Musically there was much to enjoy, particularly the purity of Reardon’s alto tone and the fluency of Clayton’s guitar soloing, straight out of the classic jazz guitar tradition.


Terence Collie – piano, Marianne Windham – double bass, Caroline Boaden – drums

London based pianist and composer Terence Collie is also a respected promoter,
co-ordinating the Mood Indigo Events programme in conjunction with vocalist Janet McCunn and organising the TW12 Jazz Festival in Twickenham, South West London.

McCunn’s family connections in Brecon have led to frequent co-operative projects between Brecon Jazz and MIE including successful online events in both 2020 and 2021.

One of the few good things to come out of the pandemic has been the possibility of staging a live performance event at one location and then streaming it to a whole different audience at another venue elsewhere in the country. The second of this year’s Brecon Jazz Festival weekends will see MIE promoted live performances from the Atsuko Shimada / Alan Barnes Quartet and the Juan Galliardo Trio at the Riverside Theatre in Sunbury-on-Thames streamed to The Muse in Brecon.

Given their recent collaborations it was fitting that BJF should invite Collie to the town to play live. Working under the collective name Panoply Trio he was teamed with an all female rhythm section of Marianne Windham (double bass) and Caroline Boaden (drums). Windham is also a promoter, organising the live music programme for Guildford Jazz and frequently playing bass behind the visiting soloists. During lockdown Guildford Jazz presented a series of livestream performances that were syndicated to a number of other jazz clubs in the South East. A number of these were reviewed for The Jazzmann by guest contributor Trevor Bannister of Jazz in Reading.

The Jazzmann has been publicising Mood Indigo events for a number of years, with the majority of the information coming to me via the medium of Facebook.  I have met with Janet at Brecon in the past but it was good to meet Terence at last and to see him play live for the first time. It was also good to meet with Marianne and to enjoy her playing in the wake of our previous email contact.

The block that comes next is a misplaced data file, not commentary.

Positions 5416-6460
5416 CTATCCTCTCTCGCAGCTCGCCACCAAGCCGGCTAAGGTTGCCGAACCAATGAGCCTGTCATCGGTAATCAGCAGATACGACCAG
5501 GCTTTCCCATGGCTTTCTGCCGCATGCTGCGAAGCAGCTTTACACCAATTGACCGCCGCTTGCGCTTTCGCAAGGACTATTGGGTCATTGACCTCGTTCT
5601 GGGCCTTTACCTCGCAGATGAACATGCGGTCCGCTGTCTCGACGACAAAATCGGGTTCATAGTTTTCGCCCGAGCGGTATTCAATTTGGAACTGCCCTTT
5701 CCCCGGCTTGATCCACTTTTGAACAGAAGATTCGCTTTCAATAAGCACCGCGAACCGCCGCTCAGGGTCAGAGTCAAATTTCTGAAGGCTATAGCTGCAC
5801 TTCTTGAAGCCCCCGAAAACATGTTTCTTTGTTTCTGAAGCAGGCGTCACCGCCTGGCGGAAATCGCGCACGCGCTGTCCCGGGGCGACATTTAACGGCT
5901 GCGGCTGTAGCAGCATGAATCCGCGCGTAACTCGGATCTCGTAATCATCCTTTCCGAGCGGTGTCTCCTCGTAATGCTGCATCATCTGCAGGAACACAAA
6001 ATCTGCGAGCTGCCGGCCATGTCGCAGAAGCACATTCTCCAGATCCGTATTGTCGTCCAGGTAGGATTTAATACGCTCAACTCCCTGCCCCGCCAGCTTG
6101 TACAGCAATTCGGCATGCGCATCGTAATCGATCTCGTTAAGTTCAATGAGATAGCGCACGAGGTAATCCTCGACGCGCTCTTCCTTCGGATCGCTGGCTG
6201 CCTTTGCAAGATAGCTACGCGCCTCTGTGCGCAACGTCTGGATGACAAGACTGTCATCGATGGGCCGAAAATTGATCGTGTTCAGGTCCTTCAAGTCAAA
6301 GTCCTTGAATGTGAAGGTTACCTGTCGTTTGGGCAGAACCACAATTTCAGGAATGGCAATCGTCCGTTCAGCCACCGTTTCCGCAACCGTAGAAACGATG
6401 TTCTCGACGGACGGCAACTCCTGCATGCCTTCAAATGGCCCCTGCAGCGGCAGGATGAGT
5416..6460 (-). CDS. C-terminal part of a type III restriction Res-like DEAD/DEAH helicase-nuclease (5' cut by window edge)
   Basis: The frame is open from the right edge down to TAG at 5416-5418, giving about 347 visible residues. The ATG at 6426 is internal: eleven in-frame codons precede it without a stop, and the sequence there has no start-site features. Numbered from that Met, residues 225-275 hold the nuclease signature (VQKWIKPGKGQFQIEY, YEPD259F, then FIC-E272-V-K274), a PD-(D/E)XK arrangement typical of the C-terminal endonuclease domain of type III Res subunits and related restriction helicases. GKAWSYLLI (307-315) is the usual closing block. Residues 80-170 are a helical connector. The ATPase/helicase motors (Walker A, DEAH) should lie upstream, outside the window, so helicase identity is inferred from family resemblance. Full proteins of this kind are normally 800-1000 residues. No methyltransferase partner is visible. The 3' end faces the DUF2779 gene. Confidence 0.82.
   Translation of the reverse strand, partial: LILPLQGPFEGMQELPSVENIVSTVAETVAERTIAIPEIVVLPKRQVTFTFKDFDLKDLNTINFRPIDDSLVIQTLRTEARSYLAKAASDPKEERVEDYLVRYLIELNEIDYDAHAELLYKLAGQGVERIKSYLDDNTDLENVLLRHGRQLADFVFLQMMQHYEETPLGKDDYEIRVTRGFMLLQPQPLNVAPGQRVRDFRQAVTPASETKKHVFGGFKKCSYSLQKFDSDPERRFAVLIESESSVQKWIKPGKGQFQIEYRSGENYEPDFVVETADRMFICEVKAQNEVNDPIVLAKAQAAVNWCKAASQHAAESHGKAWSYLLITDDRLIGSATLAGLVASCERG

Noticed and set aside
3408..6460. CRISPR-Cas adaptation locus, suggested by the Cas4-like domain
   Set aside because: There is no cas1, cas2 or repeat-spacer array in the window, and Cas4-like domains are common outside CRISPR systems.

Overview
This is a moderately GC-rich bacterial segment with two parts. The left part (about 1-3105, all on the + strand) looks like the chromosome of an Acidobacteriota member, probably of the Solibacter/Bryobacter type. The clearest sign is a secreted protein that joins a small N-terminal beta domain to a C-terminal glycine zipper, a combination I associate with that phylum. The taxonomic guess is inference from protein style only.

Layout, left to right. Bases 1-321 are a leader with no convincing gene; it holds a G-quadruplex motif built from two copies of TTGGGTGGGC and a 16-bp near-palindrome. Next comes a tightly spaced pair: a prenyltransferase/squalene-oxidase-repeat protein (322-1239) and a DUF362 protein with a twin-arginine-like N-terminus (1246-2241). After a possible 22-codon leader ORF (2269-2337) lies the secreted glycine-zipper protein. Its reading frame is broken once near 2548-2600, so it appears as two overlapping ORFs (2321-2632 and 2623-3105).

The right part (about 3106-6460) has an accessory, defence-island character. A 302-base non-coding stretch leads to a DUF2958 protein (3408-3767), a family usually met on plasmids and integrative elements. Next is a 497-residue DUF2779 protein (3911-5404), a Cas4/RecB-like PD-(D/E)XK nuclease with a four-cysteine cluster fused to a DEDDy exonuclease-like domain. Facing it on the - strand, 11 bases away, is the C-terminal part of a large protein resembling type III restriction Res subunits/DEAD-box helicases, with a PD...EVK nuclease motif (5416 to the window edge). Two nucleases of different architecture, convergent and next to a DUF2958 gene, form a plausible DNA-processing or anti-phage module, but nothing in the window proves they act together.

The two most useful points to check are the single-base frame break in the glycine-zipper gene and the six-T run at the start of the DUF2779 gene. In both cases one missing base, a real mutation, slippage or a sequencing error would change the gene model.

It had become apparent from Collie’s livestream appearances that he is a very talented pianist and I was very much looking forward to this performance. Trevor’s reviews had commented favourably on Windham’s bass playing so I was looking forward to hearing her too. Likewise Caroline Boaden, a musician I had seen playing live before, but it was a very long time ago, pre-dating my reviewing career.

Collie and Boaden had worked together before, but in one of those much loved BJF ‘one offs’ this was the first on stage meeting between Collie and Windham. As ever BJF organiser Lynne Gornall and Roger Cannon demonstrated their uncanny ability to assemble a ‘scratch group’ and make it work. They just seem to know which musicians will hit it off and discover an instant rapport.

That was certainly the case with Panoply Trio who opened the proceedings with a Collie re-harmonisation of a Jimmy Van Heusen tune, changing it from a major to a minor key. Unfortunately he forgot to mention the title and I neglected to ask him afterwards. In any event this was state of the art contemporary piano trio jazz with Collie coaxing an excellent acoustic piano sound from his electric keyboard as he shared the solos with the impressive Windham. Boaden’s propulsive, sharply detailed drumming represented the icing on a very tasty cake.

The trio’s set also included a smattering of Collie originals, among them “Brecon Blues” which was written for a previous online collaboration between BJF and MIE.
A genuine blues this featured exuberant soloing from Collie and Windham plus an effervescent drum feature from the impressive Boaden.

The trio slowed things down with the Anthony Newley composed “Who Can I Turn To” with lyrical solos from Collie and Windham and a series of brushed drum breaks from Boaden. Collie rounded things off neatly with an unaccompanied piano cadenza at the close.

A second Collie original, “August”, had also been written the 2021 BJF / MIE collaboration. The title celebrates the month in which Brecon Jazz Festival has always been held and also references Collie’s own birth date of August 22nd. This fast moving, Latin inflected tune was suitably celebratory in mood and included a further drum feature for the excellent Boaden.

One of Collie’s favourite pieces is the Herbie Hancock composition “Butterfly”, the tune being the subject of a popular online video featuring Collie with Mark Rose – bass, Sophie Alloway – drums, Matt Hodge – percussion, Agata Kubiak - violin, viola, Shirley Smart – cello.
Today’s trio version was obviously different, but no less lovely, with the solos shared between Collie and Windham.

The Duke Ellington / Juan Tizol composition “Caravan” is the tune that just keeps giving, it’s been approached in so many different ways but always ends up sounding fresh and exciting. Collie’s arrangement treated it to a New Orleans style twist with Boaden introducing the tune at the drums and laying down a suitable marching rhythm that provided the foundation for the probing soloing of Collie and Windham.